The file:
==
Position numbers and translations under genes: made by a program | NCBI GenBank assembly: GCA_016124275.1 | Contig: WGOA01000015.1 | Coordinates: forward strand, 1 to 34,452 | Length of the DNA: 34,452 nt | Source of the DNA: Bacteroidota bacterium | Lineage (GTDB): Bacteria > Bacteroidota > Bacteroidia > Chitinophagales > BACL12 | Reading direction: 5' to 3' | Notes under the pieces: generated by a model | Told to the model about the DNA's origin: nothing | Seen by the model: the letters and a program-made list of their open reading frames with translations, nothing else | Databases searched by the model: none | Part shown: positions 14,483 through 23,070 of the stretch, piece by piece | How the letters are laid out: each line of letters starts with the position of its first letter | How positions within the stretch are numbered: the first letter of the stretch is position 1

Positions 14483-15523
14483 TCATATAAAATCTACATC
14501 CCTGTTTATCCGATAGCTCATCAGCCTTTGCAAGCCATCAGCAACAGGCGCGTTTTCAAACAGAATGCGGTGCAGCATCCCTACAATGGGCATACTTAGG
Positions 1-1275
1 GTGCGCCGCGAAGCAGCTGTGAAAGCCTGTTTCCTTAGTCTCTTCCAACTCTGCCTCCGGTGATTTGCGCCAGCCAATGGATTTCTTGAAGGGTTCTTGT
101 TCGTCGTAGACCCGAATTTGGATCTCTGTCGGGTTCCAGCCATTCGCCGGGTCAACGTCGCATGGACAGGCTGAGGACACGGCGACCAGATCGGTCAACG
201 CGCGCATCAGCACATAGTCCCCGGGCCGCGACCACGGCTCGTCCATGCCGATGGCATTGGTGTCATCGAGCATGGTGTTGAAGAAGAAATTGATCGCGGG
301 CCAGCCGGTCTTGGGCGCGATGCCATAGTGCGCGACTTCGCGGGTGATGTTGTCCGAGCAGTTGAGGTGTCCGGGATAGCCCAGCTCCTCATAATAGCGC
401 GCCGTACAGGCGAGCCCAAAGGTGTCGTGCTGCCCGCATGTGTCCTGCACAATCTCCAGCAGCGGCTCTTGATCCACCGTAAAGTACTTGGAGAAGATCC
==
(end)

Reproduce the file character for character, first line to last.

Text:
Position numbers and translations under genes: made by a program | NCBI GenBank assembly: GCA_016124275.1 | Contig: WGOA01000015.1 | Coordinates: forward strand, 1 to 34,452 | Length of the DNA: 34,452 nt | Source of the DNA: Bacteroidota bacterium | Lineage (GTDB): Bacteria > Bacteroidota > Bacteroidia > Chitinophagales > BACL12 | Reading direction: 5' to 3' | Notes under the pieces: generated by a model | Told to the model about the DNA's origin: nothing | Seen by the model: the letters and a program-made list of their open reading frames with translations, nothing else | Databases searched by the model: none | Part shown: positions 14,483 through 23,070 of the stretch, piece by piece | How the letters are laid out: each line of letters starts with the position of its first letter | How positions within the stretch are numbered: the first letter of the stretch is position 1

Positions 14483-15523
14483 TCATATAAAATCTACATC
14501 CCTGTTTATCCGATAGCTCATCAGCCTTTGCAAGCCATCAGCAACAGGCGCGTTTTCAAACAGAATGCGGTGCAGCATCCCTACAATGGGCATACTTAGG
Positions 1-1275
1 GTGCGCCGCGAAGCAGCTGTGAAAGCCTGTTTCCTTAGTCTCTTCCAACTCTGCCTCCGGTGATTTGCGCCAGCCAATGGATTTCTTGAAGGGTTCTTGT
101 TCGTCGTAGACCCGAATTTGGATCTCTGTCGGGTTCCAGCCATTCGCCGGGTCAACGTCGCATGGACAGGCTGAGGACACGGCGACCAGATCGGTCAACG
201 CGCGCATCAGCACATAGTCCCCGGGCCGCGACCACGGCTCGTCCATGCCGATGGCATTGGTGTCATCGAGCATGGTGTTGAAGAAGAAATTGATCGCGGG
301 CCAGCCGGTCTTGGGCGCGATGCCATAGTGCGCGACTTCGCGGGTGATGTTGTCCGAGCAGTTGAGGTGTCCGGGATAGCCCAGCTCCTCATAATAGCGC
401 GCCGTACAGGCGAGCCCAAAGGTGTCGTGCTGCCCGCATGTGTCCTGCACAATCTCCAGCAGCGGCTCTTGATCCACCGTAAAGTACTTGGAGAAGATCC